According to Meehan-Ash, once parked, all three got out of the car and walked around the farm. They came upon parts of a baby bed, and Ash asked Meehan-Ash to collect the parts and take them back to the car. On her way back to the car, Meehan-Ash testified, she heard a gunshot. She turned in the direction of the two men and saw Ash standing over Guitron's body, holding the .380-caliber pistol. Meehan-Ash testified this was the first time she had seen the pistol that day because Ash normally tucked the gun in his pants. Meehan-Ash stated she did not hear or see a struggle or see any other weapon during the [286 Neb. 684] incident. Ash then walked to the car to get some black gloves and told Meehan-Ash he was going to bury Guitron under a woodpile near the farm. After Ash covered up the body, they left to get gas and drove back to Fort Collins.

ASH'S VERSION OF EVENTS

Ash denied Meehan-Ash's story that Ash was aware Guitron had stolen Meehan-Ash's underwear and bra and that Ash wanted revenge. Ash testified that he and Guitron were actually good friends. Ash testified that on the day of the murder, the three of them went in Guitron's car to get iodine, an ingredient to make methamphetamine, from Guitron's iodine source so that Ash could " cook" more methamphetamine. Ash stated that he missed a turn and that they ended up at the abandoned farm where some old cars caught his eye. Ash also stated that he left his sister's .380-caliber pistol in a cooler that he put in the back seat next to Meehan-Ash. Ash testified, as did Meehan-Ash, that the three of them had smoked methamphetamine during the drive. He also agreed that they found a baby bed while at the farm. Ash testified that after finding the baby bed, Guitron went to the car and got a .22-caliber rifle

Page 277

and then Ash and Guitron continued to search the property without Meehan-Ash.

Ash testified that during their search, Guitron was going to smoke more methamphetamine, but discovered that there was no more methamphetamine left to smoke. Guitron then claimed that " he was going to kill that fucking bitch," referring to Meehan-Ash, and " took off running," rifle in hand. Ash went after Guitron, and he saw Guitron fire a shot from the .22-caliber rifle at Meehan-Ash. Ash then knocked the rifle out of Guitron's hand, which caused another round to go off. The two men struggled, and then Ash saw Meehan-Ash and heard a shot. The men fell to the ground, and Ash heard another shot. He then saw Guitron lying on the ground and Meehan-Ash in the car, banging her head against the dashboard. Ash testified, as did Meehan-Ash, that they then went to get gas. Ash testified that they returned, however, to pick up the rifle and retrieve from Guitron's person the address of Guitron's iodine source.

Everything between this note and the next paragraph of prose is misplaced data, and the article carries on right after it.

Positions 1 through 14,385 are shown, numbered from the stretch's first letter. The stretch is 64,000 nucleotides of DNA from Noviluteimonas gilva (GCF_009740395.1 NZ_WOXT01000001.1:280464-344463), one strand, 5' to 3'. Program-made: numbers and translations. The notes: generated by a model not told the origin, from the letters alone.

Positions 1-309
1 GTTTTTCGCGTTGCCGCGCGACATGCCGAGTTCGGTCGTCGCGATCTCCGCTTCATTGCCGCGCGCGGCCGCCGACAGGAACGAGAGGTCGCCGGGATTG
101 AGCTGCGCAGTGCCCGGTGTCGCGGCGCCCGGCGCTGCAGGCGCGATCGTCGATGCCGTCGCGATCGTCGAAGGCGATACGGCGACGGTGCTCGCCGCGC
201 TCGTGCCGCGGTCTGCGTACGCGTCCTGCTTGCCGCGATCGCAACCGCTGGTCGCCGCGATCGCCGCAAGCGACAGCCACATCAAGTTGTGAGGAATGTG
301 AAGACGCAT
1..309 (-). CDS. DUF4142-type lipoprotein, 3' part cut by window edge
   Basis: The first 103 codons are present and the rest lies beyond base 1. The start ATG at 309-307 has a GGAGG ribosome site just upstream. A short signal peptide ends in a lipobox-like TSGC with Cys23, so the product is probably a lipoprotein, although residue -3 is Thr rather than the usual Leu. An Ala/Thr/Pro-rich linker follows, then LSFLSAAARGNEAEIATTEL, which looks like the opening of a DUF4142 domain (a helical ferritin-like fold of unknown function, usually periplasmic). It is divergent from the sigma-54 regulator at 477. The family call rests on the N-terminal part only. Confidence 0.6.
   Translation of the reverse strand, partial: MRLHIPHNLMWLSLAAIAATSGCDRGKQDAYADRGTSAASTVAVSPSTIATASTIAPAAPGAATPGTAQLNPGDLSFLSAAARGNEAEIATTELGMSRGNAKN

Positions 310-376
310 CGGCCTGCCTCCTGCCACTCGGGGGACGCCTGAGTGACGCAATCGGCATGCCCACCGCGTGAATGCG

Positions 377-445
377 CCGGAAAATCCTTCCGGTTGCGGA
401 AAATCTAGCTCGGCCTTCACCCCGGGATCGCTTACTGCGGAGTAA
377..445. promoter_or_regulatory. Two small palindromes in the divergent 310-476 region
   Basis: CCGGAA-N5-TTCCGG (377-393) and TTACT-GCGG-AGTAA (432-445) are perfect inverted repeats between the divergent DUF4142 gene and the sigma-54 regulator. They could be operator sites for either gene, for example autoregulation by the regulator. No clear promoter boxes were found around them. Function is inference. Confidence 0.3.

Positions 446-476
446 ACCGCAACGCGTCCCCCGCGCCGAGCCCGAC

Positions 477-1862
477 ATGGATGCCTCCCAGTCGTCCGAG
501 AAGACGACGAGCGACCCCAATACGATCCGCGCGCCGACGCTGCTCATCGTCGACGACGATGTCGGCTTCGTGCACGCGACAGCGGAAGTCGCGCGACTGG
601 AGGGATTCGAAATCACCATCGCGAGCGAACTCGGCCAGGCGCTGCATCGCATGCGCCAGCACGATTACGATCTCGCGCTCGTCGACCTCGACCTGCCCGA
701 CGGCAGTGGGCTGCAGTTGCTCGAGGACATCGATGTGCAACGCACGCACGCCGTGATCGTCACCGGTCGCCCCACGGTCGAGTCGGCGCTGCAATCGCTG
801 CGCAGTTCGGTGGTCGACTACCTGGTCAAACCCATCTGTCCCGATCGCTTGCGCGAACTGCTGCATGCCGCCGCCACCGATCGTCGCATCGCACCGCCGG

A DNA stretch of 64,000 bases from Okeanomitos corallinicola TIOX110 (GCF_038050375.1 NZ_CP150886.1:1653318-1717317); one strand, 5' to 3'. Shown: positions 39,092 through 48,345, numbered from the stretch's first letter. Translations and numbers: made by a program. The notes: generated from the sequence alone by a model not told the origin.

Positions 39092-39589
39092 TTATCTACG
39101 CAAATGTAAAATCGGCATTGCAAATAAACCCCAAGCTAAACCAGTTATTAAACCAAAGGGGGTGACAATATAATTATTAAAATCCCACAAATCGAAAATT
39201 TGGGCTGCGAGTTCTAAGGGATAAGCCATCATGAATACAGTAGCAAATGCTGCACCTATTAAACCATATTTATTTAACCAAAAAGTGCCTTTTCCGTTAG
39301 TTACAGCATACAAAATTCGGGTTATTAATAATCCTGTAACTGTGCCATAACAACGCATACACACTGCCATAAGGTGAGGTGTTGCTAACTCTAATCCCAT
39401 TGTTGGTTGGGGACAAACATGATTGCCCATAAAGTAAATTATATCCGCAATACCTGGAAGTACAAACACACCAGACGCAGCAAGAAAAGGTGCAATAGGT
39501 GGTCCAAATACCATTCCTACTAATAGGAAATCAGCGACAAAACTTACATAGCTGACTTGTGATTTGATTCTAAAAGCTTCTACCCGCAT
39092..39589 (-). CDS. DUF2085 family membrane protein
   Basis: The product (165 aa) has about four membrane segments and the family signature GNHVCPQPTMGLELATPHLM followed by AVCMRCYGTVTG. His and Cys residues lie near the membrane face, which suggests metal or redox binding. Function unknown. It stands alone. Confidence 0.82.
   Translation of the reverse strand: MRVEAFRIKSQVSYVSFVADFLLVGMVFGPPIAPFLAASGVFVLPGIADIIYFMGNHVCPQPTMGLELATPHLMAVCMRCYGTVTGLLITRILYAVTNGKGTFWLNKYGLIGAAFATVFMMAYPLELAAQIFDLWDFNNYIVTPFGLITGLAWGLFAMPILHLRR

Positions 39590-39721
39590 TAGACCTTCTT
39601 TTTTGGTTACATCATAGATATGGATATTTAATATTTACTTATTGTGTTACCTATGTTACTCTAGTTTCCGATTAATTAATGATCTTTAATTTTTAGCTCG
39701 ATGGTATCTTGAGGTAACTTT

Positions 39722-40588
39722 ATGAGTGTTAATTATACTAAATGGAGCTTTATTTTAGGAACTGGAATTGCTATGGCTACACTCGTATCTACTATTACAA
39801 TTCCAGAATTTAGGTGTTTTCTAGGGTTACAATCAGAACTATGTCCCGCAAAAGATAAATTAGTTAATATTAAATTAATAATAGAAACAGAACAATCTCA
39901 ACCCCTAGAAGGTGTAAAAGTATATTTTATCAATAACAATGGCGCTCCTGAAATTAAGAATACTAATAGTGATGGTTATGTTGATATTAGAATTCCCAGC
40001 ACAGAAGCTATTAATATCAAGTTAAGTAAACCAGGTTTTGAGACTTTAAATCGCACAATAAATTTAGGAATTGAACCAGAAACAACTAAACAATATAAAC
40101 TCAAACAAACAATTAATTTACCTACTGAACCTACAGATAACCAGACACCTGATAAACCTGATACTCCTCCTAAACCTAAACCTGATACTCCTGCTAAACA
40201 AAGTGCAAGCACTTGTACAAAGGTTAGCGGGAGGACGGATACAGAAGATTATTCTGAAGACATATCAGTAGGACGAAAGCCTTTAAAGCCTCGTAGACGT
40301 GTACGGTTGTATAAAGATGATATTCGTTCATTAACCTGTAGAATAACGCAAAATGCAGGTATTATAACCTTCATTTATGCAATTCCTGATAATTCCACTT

[286 Neb. 685] After the murder, Ash traded Guitron's car for a Cadillac Escalade. Meehan-Ash was with him during the trade. After trading for the Escalade, Ash and Meehan-Ash returned to Guitron's trailer home in Fort Collins and loaded Guitron's property into the Escalade. On October 13, 2003, 2 days before the murder, Ash had pawned Guitron's " Raiders Pro Line" leather jacket. Meehan-Ash claimed they had pawned the jacket to get money for food. Ash testified that he probably had pawned the jacket if his name was on the pawn ticket, but that he did not remember doing so. On October 17, 2 days after the murder, Ash pawned Guitron's television.

On October 18, 2003, Ash was arrested on a warrant for parole violations. The Escalade remained with Meehan-Ash after Ash's arrest. Meehan-Ash was arrested the next day on a juvenile warrant, and the .380-caliber pistol was discovered under Meehan-Ash's bed at Ash's sister's house where Meehan-Ash was living. The Escalade was towed on October 19. Several of Guitron's possessions were removed from the Escalade, including his credit card and various personal items identified at trial as belonging to Guitron. The parts of the baby bed gathered on the day of the murder were also removed from the Escalade. Law enforcement retrieved the .380-caliber pistol from Ash's sister on November 24. It was not disputed that this was the weapon used to shoot Guitron.

After Guitron's disappearance, Ash was questioned by law enforcement on several occasions. On November 4, 2003, Ash indicated that he had last seen Guitron on October 17 and that Guitron was supposed to pick him up to go work at an oil rig the next day, but Guitron never showed up. And on March 18, 2004, Ash was interviewed by the lead investigator into Guitron's disappearance. At that time, Ash told the investigator that he was broke at the time of his arrest because he had given Guitron large sums of money. Ash claimed that Guitron was still alive and that he last saw him on October 18, 2003, at Guitron's trailer home. Ash denied killing Guitron, but at the end of the interview, unsolicited, he asked whether they had found Guitron's body. Ash then stated that if Guitron was dead, law enforcement would have found his body because it had been quite some time since Guitron's disappearance.

[286 Neb. 686] On April 2, 2010, Meehan-Ash was interviewed by law enforcement on a different matter; however, she volunteered at the interview that Ash had killed Guitron. Meehan-Ash was then escorted by the lead investigator to try to locate the abandoned farm, but she failed to do so.